When the Riverfront Road developed, Natarani was swallowed up, nearly 122 sqm of land was lost. In 2015, Darpana lost the case of reclaiming its land, and a few months later in 2016, Mrinalini passed away. “We lost Natarani and then we lost my mother. It was a time of death, a time of destruction. We had to choose whether to remain in that or redefine our vision, our dreams and ourselves because Amma’s legacy was not meant for us to be defeated. So yes, there is a sense of loss, but there’s also rebirth,” says Mallika.
As Darpana celebrated its founder’s centenary this May, a new gallery was named after her. The only air-conditioned public space in this complex, it will host an interactive exhibition on Mrinalini’s life. To rebuild Natarani, they had to demolish the 1968 library-cum-dance studio built by architect Balkrishna Doshi. However, the main building, designed by architect Achyut Kanvinde in 1963, was left untouched. Mallika and Yadavan Chandran, Darpana’s artistic director, toured over a hundred theatres across the world to help redesign Natarani.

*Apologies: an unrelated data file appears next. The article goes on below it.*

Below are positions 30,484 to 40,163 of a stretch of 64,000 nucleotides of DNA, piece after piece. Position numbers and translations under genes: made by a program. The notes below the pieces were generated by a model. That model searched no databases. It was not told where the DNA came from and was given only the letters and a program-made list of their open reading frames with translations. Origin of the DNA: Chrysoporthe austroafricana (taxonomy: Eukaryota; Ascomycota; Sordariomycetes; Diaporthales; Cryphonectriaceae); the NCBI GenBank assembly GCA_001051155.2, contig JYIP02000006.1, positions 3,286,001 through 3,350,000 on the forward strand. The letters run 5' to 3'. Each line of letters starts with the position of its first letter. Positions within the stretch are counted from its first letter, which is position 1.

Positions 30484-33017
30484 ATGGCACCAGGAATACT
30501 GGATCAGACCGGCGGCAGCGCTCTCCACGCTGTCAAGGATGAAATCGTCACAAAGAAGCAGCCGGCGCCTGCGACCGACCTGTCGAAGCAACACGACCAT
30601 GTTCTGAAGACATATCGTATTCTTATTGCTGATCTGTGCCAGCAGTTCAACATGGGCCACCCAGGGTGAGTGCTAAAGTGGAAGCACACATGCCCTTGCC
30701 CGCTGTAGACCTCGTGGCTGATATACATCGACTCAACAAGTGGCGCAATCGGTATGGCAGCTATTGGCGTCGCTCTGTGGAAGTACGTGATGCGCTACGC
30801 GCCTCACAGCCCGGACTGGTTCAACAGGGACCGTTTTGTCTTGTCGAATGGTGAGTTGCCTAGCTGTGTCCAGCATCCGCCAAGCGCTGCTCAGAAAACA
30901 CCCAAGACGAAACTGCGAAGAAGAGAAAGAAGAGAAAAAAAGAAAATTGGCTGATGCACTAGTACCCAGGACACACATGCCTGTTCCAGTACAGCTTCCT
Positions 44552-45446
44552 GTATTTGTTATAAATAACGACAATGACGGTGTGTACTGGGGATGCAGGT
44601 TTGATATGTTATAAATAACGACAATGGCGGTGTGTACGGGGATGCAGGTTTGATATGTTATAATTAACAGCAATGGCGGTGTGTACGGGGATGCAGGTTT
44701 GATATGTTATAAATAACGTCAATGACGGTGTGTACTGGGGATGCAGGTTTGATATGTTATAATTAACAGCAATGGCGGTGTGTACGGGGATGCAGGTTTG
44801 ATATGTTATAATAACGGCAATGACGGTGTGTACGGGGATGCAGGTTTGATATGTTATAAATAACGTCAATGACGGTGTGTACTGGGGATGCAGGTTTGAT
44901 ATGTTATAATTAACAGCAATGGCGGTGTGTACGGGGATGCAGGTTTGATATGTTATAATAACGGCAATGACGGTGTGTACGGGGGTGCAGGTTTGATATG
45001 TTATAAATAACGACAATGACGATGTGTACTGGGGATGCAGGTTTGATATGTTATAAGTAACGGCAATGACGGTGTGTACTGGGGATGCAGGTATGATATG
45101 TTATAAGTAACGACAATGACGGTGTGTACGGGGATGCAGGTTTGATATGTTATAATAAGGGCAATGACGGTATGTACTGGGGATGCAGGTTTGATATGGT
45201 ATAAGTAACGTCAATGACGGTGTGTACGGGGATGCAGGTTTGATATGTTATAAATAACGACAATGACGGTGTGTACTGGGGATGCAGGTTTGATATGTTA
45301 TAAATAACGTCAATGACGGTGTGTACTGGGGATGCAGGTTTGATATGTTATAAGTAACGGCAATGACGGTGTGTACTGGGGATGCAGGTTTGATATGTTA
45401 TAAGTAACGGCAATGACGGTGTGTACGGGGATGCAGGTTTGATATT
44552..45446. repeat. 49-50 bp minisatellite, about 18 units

They commissioned architects Nimish Patel and Parul Zaveri of Abhikram to build Natarani’s most exotic feature — a seven metre wall. With its serrated bricks on the inside and curves lined with steel plates painted indigo on the riverside, it not only has become a popular photoshoot spot, but also cancels the traffic noise. Indigo, a dye produced in Ahmedabad in ancient times, and maroon are the signature colours of Darpana and Natarani.